Fig. 21 - Cross section of the stem of Aptenia. Original pictures taken with the 10x objective. Stitched in PhotoPaint. Background replaced in the photoprocessor.

Pictures were taken using a Rheinberg filter with crimson center and greenish outer ring. Its structure corresponds obviously to that of a dicotyledon. From the outside towards the interior one can initially describe an epithelium which is very special in many ways. Contrary to what the epitheliums of other plants that I examined are, which generally show its protective function by the thickened external cuticle, often covered of wax, and by the small and thin cells which conform them, this epithelium of Aptenia is formed by long and high cells, of round external profile with the shape of a cushion (with rectangular plant, which in the transverse section are seen like transparent globules of fine cellular wall) (figs.22 and 23).

Fig. 22 Sector of a cross section. Obj. X 10 - RhA/Am Fig. 23 Cortical parenchyma and skin of the stem in cross section.
Obj. X 100

To recognize its true form it is necessary to examine the longitudinal section of stem which we present in fig. 29.

  Under the epithelium there is a sub-epithelium with 2 or 3 layers of cells with chloroplasts, and then we see a cortical parenchyma.

  Dispersed inside the cortical parenchyma one finds several small packages with some fibers, and few small vessels of xylem (2, even 4 - Fig. 24), in addition to many crystals of calcium oxalate. The vascular packages in the cortical parenchyma are atypical in a dicotyledon, but they are clearly recognizable (but difficult to photograph - they are very dense and obscure). They generally have two or three woody vessels of very small diameter.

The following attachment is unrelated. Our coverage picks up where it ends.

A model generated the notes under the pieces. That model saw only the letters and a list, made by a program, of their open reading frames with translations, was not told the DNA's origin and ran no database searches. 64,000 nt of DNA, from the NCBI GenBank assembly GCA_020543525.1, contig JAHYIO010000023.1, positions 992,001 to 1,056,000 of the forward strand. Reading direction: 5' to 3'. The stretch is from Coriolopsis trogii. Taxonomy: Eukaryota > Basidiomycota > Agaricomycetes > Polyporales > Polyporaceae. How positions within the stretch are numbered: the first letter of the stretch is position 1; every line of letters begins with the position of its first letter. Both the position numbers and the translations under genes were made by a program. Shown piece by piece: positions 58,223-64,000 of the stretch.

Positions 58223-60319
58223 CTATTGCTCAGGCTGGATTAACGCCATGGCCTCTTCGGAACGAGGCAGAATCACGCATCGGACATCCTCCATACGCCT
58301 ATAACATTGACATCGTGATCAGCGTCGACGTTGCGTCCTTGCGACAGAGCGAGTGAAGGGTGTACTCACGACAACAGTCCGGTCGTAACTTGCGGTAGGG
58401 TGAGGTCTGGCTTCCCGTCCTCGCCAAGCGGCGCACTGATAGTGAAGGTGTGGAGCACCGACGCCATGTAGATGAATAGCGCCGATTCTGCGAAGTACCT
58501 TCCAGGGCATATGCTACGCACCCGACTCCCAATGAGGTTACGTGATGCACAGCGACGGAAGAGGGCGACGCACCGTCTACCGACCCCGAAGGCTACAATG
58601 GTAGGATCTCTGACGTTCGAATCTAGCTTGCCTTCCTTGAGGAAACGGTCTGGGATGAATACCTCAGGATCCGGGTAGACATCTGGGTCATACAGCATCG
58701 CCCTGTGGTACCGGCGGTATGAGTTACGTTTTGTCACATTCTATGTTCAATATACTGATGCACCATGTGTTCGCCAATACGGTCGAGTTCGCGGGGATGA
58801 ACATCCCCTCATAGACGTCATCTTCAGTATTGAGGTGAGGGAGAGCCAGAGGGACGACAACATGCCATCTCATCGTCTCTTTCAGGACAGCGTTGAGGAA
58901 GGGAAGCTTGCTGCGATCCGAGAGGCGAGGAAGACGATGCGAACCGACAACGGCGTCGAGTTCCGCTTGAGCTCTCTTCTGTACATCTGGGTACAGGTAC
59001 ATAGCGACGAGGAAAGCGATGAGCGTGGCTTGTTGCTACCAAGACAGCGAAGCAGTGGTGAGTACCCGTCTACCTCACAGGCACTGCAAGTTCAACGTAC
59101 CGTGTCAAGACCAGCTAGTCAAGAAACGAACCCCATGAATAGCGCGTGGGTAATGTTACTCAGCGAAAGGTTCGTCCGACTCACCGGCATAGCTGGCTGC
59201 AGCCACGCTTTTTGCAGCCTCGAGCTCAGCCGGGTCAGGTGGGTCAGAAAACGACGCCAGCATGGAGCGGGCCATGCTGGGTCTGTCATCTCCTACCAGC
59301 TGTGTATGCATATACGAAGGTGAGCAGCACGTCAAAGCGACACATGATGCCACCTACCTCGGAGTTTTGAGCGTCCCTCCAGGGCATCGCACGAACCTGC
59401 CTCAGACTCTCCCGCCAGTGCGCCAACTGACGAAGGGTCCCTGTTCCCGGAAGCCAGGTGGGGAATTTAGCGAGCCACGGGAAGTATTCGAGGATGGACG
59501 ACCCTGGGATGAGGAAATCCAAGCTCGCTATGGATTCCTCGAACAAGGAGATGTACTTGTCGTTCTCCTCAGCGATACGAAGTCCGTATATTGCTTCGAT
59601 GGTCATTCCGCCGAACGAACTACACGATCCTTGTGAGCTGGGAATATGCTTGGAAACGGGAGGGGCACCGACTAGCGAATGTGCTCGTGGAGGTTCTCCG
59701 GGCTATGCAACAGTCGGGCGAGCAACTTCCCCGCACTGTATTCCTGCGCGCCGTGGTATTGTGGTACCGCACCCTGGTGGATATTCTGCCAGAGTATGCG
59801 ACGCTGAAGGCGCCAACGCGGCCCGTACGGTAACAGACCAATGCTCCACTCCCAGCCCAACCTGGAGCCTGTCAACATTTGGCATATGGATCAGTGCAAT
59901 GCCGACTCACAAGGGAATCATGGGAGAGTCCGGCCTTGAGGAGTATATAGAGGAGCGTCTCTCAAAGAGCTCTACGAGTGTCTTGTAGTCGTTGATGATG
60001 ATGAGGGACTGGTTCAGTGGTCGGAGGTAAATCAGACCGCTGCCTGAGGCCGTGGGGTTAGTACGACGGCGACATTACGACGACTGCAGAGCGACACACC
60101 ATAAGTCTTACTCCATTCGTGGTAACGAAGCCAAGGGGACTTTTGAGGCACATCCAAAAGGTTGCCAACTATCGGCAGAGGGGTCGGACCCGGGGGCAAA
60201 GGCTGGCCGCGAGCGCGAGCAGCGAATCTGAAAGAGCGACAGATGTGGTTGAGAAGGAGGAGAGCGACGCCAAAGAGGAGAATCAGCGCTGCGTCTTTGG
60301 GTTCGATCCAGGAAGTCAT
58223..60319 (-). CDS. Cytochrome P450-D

Fig. 24 Four fibers bundles, with some vessels, found in the cortex

The cortex is limited internally by a layer of cambium (refringent yellowish lines, in figs. 21 and 22) which surrounds the central cylinder within the limit of which one finds the principal vascular packages, with a very specific design.

  At the two sides of the central cylinder one finds two vascular bundles provided with phloem, xylem and fibers, in definite layers. (figs. 27 and 28)



Fig. 25 - Cortex - chlorophyllian parenchyma, packages of fibres (large diffuse spots) and crystals, (small diffuse spots ).

Fig. 26- A similar image in brightfield. Moreover one sees in the cambium two secondary vascular packages. See also the epithelial cells in transversal section.


Fig. 27 - One of the two principal vascular bundles, in brightfield. The crystals appear as dark heavy points.

Fig. 28 - COL-D3 filter better defines the complex tissue structure of the principal package.

Moreover they are between these large packages, located in equidistant positions, 5 small sized bundles in one semicircle, and other 5 in the opposed one. (figs.-  21)

  Pith parenchyma has large globular cells which also show drusses.